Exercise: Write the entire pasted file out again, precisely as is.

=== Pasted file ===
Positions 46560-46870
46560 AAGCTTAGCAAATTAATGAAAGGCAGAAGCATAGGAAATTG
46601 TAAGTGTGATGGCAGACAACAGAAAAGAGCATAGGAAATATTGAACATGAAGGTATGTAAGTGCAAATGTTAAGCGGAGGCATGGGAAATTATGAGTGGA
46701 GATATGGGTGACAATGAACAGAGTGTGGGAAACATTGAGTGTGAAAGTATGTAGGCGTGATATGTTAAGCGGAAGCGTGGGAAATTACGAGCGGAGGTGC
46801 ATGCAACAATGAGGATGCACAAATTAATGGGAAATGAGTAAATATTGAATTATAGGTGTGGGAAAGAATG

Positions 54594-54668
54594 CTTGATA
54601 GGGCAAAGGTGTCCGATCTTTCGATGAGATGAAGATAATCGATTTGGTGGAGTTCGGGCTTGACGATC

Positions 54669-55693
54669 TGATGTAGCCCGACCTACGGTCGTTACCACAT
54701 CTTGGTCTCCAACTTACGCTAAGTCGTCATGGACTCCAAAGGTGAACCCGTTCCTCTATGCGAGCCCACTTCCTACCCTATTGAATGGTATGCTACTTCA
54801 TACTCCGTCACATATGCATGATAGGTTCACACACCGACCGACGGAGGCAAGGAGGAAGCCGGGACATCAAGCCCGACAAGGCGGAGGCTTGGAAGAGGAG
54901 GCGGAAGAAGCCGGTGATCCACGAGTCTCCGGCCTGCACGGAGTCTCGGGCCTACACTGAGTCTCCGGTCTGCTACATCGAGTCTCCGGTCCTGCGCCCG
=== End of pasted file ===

Positions 46560-46870
46560 AAGCTTAGCAAATTAATGAAAGGCAGAAGCATAGGAAATTG
46601 TAAGTGTGATGGCAGACAACAGAAAAGAGCATAGGAAATATTGAACATGAAGGTATGTAAGTGCAAATGTTAAGCGGAGGCATGGGAAATTATGAGTGGA
46701 GATATGGGTGACAATGAACAGAGTGTGGGAAACATTGAGTGTGAAAGTATGTAGGCGTGATATGTTAAGCGGAAGCGTGGGAAATTACGAGCGGAGGTGC
46801 ATGCAACAATGAGGATGCACAAATTAATGGGAAATGAGTAAATATTGAATTATAGGTGTGGGAAAGAATG

Positions 54594-54668
54594 CTTGATA
54601 GGGCAAAGGTGTCCGATCTTTCGATGAGATGAAGATAATCGATTTGGTGGAGTTCGGGCTTGACGATC

Positions 54669-55693
54669 TGATGTAGCCCGACCTACGGTCGTTACCACAT
54701 CTTGGTCTCCAACTTACGCTAAGTCGTCATGGACTCCAAAGGTGAACCCGTTCCTCTATGCGAGCCCACTTCCTACCCTATTGAATGGTATGCTACTTCA
54801 TACTCCGTCACATATGCATGATAGGTTCACACACCGACCGACGGAGGCAAGGAGGAAGCCGGGACATCAAGCCCGACAAGGCGGAGGCTTGGAAGAGGAG
54901 GCGGAAGAAGCCGGTGATCCACGAGTCTCCGGCCTGCACGGAGTCTCGGGCCTACACTGAGTCTCCGGTCTGCTACATCGAGTCTCCGGTCCTGCGCCCG